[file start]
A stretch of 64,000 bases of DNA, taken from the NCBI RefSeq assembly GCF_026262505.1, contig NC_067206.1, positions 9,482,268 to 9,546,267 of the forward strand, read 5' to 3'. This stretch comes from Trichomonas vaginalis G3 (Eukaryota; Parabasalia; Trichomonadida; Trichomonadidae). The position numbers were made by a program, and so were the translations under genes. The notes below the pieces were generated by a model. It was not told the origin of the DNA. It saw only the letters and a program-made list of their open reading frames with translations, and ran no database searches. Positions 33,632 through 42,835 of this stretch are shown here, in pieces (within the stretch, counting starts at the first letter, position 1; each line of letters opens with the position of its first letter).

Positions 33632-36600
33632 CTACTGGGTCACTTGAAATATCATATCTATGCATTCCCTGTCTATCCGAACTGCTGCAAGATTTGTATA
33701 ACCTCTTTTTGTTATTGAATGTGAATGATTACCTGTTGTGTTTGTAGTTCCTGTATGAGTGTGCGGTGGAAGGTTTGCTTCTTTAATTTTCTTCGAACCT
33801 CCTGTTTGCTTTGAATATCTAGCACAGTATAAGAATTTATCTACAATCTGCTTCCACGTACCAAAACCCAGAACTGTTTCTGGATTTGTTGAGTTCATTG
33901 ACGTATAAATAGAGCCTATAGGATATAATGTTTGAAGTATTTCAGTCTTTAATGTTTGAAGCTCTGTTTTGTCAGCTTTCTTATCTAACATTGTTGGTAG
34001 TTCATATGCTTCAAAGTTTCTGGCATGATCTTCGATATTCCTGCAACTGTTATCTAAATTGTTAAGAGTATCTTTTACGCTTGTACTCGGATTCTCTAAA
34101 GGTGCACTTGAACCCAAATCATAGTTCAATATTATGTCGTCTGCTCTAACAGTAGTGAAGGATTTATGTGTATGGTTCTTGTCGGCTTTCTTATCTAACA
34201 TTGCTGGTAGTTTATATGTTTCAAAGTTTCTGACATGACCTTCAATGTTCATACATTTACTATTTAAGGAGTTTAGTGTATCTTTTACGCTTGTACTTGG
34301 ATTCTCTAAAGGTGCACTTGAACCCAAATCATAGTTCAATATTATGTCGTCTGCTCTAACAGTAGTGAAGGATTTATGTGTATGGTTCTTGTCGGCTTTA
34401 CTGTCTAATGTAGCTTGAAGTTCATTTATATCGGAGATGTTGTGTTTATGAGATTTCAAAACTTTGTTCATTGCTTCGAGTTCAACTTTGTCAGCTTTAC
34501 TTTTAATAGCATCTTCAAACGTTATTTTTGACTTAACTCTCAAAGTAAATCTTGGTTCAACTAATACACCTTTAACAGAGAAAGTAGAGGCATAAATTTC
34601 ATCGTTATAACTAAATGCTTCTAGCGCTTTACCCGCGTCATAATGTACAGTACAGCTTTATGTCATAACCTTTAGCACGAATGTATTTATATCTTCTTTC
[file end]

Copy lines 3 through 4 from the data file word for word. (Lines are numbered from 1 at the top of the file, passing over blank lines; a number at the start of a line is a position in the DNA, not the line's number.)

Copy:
33632 CTACTGGGTCACTTGAAATATCATATCTATGCATTCCCTGTCTATCCGAACTGCTGCAAGATTTGTATA
33701 ACCTCTTTTTGTTATTGAATGTGAATGATTACCTGTTGTGTTTGTAGTTCCTGTATGAGTGTGCGGTGGAAGGTTTGCTTCTTTAATTTTCTTCGAACCT